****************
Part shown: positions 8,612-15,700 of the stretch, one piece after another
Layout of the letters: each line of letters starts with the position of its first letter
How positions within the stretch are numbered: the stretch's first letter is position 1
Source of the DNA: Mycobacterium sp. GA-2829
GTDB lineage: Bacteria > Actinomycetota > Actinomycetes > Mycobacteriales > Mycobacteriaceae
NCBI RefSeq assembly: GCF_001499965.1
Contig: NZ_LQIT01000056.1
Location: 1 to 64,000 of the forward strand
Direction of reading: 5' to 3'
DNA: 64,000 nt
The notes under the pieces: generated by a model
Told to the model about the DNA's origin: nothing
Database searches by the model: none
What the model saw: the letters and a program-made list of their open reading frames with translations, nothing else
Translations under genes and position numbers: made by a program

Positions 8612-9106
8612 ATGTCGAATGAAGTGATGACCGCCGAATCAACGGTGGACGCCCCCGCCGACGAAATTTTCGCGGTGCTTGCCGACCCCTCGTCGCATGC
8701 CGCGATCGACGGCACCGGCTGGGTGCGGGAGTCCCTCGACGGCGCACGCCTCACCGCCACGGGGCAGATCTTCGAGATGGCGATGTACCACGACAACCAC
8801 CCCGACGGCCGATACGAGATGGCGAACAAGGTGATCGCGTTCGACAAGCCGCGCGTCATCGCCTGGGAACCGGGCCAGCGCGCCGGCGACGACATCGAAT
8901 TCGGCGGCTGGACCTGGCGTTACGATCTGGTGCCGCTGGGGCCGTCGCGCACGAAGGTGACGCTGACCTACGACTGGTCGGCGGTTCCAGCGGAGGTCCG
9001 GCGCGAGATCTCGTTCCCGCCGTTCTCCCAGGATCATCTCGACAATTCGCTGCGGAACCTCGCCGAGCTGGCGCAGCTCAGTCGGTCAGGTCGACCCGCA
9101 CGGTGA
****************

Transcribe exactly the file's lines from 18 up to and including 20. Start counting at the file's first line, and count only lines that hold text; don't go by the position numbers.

8701 CGCGATCGACGGCACCGGCTGGGTGCGGGAGTCCCTCGACGGCGCACGCCTCACCGCCACGGGGCAGATCTTCGAGATGGCGATGTACCACGACAACCAC
8801 CCCGACGGCCGATACGAGATGGCGAACAAGGTGATCGCGTTCGACAAGCCGCGCGTCATCGCCTGGGAACCGGGCCAGCGCGCCGGCGACGACATCGAAT
8901 TCGGCGGCTGGACCTGGCGTTACGATCTGGTGCCGCTGGGGCCGTCGCGCACGAAGGTGACGCTGACCTACGACTGGTCGGCGGTTCCAGCGGAGGTCCG